Defending Against PowerShell Attacks
[Updated Feb 20th, 2020 with latest guidance]
The security industry is ablaze with news about how PowerShell is being used by both commodity malware and attackers alike. Surely there’s got to be a way to defend yourself against these attacks!
There absolutely is. PowerShell is – by far – the most securable and security-transparent shell, scripting language, or programming language available.
Our recommendations are:
- Deploy PowerShell v5.1 (or newer), built into Windows 10. Alternatively, you can deploy the Windows Management Framework, available down to and including Windows 7 / Windows Server 2008r2.
- Enable, and collect PowerShell logs, optionally including Protected Event Logging. Incorporate these logs into your signatures, hunting, and incident response workflows.
- Implement Just Enough Administration on high-value systems to eliminate or reduce unconstrained administrative access to those systems.
- Deploy Device Guard / Application Control policies to allow pre-approved administrative tasks to use the full capability of the PowerShell language, while limiting interactive and unapproved use to a limited subset of the PowerShell language.
- Deploy Windows 10 to give your antivirus provider full access to all content (including content generated or de-obfuscated at runtime) processed by Windows Scripting Hosts including PowerShell.
Some security professionals recommend disabling PowerShell as a method of risk mitigation. Microsoft’s guidance on this falls into two areas:
- Client systems. After initial infection (by a macro-enabled document or user double-clicking a malicious executable), malware sometimes uses PowerShell as one component of its attack chain. Microsoft’s recommendation is not to block PowerShell completely, as PowerShell is required for many operating system and system management tasks. Microsoft’s recommendation is to limit PowerShell to authorized users and administrators to mitigate the use by commodity malware, as described by point #4 above (“Deploy Device Guard / Application Control Policies”). If Windows Defender Application Control is not an option, security products that block PowerShell from unknown parent processes (such as Word, Excel) are a reasonable middle ground.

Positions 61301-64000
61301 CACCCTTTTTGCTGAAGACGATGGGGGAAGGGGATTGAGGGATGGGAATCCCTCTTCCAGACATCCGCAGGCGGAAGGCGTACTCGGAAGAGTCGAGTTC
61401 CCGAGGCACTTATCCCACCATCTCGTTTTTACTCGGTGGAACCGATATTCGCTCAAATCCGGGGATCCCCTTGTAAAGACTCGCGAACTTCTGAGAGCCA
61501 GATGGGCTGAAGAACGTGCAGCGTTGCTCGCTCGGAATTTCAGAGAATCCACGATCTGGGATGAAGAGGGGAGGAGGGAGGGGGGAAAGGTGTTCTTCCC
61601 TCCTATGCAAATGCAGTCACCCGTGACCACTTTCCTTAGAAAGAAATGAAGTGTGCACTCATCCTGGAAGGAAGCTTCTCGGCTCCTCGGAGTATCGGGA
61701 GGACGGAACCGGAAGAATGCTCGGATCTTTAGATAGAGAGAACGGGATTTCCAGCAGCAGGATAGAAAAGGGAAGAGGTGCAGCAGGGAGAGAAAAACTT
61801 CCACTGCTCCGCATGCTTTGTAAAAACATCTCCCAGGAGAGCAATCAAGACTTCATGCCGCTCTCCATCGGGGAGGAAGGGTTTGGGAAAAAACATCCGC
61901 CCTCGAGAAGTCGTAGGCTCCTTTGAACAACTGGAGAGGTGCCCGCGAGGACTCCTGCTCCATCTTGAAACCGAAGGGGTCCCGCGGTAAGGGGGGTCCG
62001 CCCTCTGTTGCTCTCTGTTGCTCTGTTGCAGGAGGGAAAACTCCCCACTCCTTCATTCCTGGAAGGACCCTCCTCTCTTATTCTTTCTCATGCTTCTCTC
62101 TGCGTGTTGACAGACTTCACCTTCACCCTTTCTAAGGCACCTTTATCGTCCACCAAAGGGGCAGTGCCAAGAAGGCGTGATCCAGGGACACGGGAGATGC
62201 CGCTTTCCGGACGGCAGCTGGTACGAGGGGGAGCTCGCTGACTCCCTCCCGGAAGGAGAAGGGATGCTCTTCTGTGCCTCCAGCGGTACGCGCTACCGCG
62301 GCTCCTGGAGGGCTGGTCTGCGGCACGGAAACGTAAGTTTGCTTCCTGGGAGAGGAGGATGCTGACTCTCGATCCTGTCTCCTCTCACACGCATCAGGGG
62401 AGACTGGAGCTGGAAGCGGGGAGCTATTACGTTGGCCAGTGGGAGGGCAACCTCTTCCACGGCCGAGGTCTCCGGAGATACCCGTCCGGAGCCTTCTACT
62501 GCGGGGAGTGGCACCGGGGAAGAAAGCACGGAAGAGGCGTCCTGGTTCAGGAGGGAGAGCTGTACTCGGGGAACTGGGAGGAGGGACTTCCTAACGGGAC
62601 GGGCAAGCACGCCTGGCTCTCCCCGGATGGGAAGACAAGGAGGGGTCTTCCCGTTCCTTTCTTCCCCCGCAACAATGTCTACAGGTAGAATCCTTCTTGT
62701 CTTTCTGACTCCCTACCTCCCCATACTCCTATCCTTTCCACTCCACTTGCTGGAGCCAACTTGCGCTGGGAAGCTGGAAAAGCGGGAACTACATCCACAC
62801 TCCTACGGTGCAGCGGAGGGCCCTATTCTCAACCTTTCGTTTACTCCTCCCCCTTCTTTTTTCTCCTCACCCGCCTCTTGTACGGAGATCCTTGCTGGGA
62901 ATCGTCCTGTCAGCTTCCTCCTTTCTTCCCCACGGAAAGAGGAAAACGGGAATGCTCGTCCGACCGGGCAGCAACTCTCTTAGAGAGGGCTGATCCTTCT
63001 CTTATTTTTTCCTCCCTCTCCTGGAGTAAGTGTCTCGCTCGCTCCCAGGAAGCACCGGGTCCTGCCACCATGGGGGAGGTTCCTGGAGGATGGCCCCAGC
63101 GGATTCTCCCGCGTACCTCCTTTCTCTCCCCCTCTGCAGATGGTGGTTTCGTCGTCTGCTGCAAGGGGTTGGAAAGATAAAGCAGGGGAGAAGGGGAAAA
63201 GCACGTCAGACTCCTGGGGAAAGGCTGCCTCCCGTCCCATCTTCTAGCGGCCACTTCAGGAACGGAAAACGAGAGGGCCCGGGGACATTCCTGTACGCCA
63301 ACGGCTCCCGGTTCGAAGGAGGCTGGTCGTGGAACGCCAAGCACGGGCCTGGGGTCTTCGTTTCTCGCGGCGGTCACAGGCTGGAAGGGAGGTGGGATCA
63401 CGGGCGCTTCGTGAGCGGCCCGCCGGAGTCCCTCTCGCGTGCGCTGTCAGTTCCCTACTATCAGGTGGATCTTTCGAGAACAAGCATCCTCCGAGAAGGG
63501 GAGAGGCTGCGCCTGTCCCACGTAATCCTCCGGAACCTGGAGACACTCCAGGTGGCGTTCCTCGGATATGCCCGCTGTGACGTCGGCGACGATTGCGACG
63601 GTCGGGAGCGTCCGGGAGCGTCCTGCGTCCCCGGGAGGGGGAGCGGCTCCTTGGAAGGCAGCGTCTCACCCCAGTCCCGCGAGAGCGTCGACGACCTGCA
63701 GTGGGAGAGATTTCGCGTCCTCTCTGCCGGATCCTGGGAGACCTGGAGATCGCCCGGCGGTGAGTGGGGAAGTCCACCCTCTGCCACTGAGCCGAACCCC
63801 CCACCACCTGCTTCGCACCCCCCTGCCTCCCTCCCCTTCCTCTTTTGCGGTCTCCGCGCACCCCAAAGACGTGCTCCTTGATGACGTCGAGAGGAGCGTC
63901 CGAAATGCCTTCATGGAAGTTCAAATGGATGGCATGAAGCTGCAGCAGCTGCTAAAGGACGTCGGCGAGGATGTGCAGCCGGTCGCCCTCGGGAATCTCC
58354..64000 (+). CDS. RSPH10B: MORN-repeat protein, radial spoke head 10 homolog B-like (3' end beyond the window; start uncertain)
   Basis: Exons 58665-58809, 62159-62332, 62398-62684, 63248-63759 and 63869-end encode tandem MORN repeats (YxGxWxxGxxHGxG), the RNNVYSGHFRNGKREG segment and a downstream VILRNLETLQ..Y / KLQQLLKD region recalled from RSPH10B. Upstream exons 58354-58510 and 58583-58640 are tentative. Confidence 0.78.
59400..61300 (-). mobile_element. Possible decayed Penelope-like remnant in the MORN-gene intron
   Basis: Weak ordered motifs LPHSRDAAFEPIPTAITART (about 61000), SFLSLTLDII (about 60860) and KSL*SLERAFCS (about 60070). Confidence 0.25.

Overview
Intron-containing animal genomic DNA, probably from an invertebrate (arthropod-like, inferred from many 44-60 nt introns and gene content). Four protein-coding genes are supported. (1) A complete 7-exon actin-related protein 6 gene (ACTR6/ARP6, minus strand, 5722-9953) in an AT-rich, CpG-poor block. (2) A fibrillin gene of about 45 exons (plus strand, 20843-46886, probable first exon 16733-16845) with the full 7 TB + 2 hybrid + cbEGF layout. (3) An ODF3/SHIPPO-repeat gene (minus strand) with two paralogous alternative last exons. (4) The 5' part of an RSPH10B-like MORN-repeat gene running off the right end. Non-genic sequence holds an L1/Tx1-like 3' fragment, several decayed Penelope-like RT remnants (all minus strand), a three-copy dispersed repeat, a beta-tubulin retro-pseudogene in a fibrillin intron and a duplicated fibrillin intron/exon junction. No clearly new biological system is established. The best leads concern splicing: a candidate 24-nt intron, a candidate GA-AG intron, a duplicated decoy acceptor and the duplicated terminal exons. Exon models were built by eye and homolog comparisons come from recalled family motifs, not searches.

- Server systems. Microsoft does not recommend blocking PowerShell on server systems. PowerShell is the most secure remote management technology, and disabling PowerShell exposes the server to significant risks of credential theft enabled by other remote management technologies (such as Remote Desktop). PowerShell is also the primary management technology for server systems, so blocking PowerShell completely causes an unacceptable administrative burden using tools with little to no security transparency. Additionally, malicious post-exploitation use of PowerShell on a server system is primarily associated with an active adversary, rather than the static approach used by commodity malware on client systems. Without Application Control (as described by point #4 above), active adversaries simply use other scripting languages or custom tooling.
For further information about these steps and solutions, please see the much more detailed presentation: “Defending Against PowerShell Attacks“.
You can also download the slide deck used for this video: Defending-Against-PowerShell-Attacks.
For further details about PowerShell’s Security features, please see our post: PowerShell ♥ the Blue Team.
For further details about implementing Just Enough Administration, please see http://aka.ms/jeadocs.
Lee Holmes [MSFT]
Lead Security Architect